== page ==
The true indications for hormone therapy are obvious, vasomotor symptoms, vaginal dryness, preventing bone loss, and it is best to start them as close to menopause as possible.  Recent data has suggested advantages of transdermal (patch) administration over oral administration but further studies are needed.  

The North American Menopause Society and others have revised their position statements on hormone therapy as of 2010 stating the use of hormone therapy around the time of menopause has a favorable benefit-risk ratio.  The go on to state that hormonal therapy may decrease total mortality when started soon after menopause but does not appear to reduce mortality when started after age 60.  

An FDA survey on quality control of compounded drugs analyzed 29 compounded products from 12 compounders for sterility, potency, and uniformity.  The found 10 of the 29 products (34%) of compounded drugs failed at least one quality test.  They also reported the products contained less of the active drug than stated on the label in 25% of the products.  

So, if you want Bioidentical Hormones, consider FDA approved drugs.  Less than 2% failed testing and most of them are covered by your insurance.  

For further information, please see www.thebuzonbios.com   This site contains the best video presentation on Bioidentical Hormones I have found to date.  Be sure and watch the 2009 video first, then the 2010 video.  It really is a great resource.  Tell a friend.  

J. Kyle Mathews, MD

Plano OB Gyn Associates

Plano Urogynecology Associates.  
www.drjkm.com
972-781-14444


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by SherlockAndSlinky, Aug 23, 2010
You state that progesterone does not add additional benefit and may increase breast cancer risk. I've read completely the opposite and know women who are taking progesterone and have gained enormous benefit from it, especially improved emotional health.  I've read that it is oestrogen ( a certain type, cant remember which one) that encourages proliferation of cells and that progesterone opposes this and is a cancer preventative.  I am so confused at the moment because I keep reading conflicting information regarding these two hormones and dont know what to believe anymore.

I am a 49 year old woman who is perimenopausal.  I am starting to skip my cycles and I feel so unwell and can barely function.  I have started to take bio-identical progesterone cream to see if it helps and I am now worried about the medical consequences.  I am in between a rock and hard place.  Do you have any suggestions as to what might help without all the risk involved.

Thanks for an interesting discussion.
Jess



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by J. Kyle Mathews, MD, DVMBlank, Aug 24, 2010
Hello and thank you for your comment.

I agree that the Internet can be a confusing place.  It is often difficult to know just what and who to believe.   With regards to your comment, I have learned along time ago not to argue with a therapy the patient feels is beneficial as long as that therapy does not pose significant risk.  No doubt there are numerous individuals who feel they have been helped by taking progesterone.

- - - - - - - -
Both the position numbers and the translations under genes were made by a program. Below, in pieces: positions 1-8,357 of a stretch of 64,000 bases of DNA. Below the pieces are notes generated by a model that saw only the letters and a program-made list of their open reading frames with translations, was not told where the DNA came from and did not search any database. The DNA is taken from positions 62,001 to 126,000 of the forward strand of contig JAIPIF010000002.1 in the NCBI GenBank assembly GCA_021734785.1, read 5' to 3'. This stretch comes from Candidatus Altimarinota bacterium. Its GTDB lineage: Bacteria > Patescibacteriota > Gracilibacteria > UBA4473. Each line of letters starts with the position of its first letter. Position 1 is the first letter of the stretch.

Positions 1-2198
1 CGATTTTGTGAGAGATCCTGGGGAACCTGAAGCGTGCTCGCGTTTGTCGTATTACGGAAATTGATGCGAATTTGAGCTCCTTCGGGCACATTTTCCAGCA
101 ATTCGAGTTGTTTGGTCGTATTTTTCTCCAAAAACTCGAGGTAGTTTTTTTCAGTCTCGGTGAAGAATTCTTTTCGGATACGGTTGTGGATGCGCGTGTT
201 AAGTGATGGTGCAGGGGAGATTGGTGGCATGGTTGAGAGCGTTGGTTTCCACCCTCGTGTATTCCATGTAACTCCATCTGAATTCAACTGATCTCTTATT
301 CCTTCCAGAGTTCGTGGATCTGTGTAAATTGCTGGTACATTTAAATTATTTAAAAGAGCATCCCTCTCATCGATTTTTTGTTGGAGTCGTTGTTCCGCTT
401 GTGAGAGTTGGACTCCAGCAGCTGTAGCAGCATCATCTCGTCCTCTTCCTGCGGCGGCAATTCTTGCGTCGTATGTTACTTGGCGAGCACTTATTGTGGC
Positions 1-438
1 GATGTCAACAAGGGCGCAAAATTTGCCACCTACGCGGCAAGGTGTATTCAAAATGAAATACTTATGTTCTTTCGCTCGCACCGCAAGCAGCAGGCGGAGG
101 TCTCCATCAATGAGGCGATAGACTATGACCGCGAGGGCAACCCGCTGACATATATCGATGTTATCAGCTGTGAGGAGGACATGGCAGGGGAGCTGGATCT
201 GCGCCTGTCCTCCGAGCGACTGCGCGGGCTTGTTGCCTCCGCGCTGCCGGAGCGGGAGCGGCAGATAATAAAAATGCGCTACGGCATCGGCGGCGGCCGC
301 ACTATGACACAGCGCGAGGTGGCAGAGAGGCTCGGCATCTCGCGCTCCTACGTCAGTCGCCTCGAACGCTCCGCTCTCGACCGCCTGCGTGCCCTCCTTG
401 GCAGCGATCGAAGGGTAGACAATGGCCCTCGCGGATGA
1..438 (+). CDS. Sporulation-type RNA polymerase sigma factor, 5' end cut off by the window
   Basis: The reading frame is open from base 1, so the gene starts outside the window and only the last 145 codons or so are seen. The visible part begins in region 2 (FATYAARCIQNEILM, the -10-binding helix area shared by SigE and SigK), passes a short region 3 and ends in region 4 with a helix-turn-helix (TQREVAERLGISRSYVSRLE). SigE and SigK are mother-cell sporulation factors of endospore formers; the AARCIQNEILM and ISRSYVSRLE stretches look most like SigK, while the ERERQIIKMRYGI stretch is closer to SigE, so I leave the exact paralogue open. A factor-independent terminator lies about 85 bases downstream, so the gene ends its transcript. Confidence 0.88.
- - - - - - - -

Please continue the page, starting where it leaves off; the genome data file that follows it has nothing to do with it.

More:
That said, I can offer you the following information.  The recent recommendation published by North American Menopause Society, NAMS, issued the following consensus statements: (HT is Hormone Therapy, ET is Estrogen Therapy, EPT is Estrogen & Progesterone Therapy)

"Current evidence supports a consensus regarding the role of HT in postmenopausal women, when potential therapeutic benefits and risks around the time of menopause are considered," the statement authors write. "Recent data support the initiation of HT around the time of menopause to treat menopause-related symptoms; to treat or reduce the risk of certain disorders, such as osteoporosis or fractures in select postmenopausal women; or both. The benefit-risk ratio for menopausal HT is favorable for women who initiate HT close to menopause but decreases in older women and with time since menopause in previously untreated women."

The Women's Health Initiative (WHI) trial of estrogen therapy (ET) offered evidence of considerable safety for 0.625 mg/day of oral conjugated estrogen, supporting the position that at least for this form of HT, the potential absolute risks are low.
In the WHI trial of combined estrogen-progestogen therapy (EPT), MOST risks were determined to be rare, using the criteria of the Council for International Organizations of Medical Sciences, except for stroke, which was above the rare category.

"For women younger than age 50 or those at low risk of CHD, stroke, osteoporosis, breast cancer, or colon cancer, the absolute risk or benefit from ET or EPT is likely to be even smaller than that demonstrated in the WHI, although the relative risk at different ages may be similar," the statement authors write. "There is a growing body of evidence that each type of estrogen and progestogen, route of administration, and timing of therapy has distinct beneficial and adverse effects. Further research remains essential."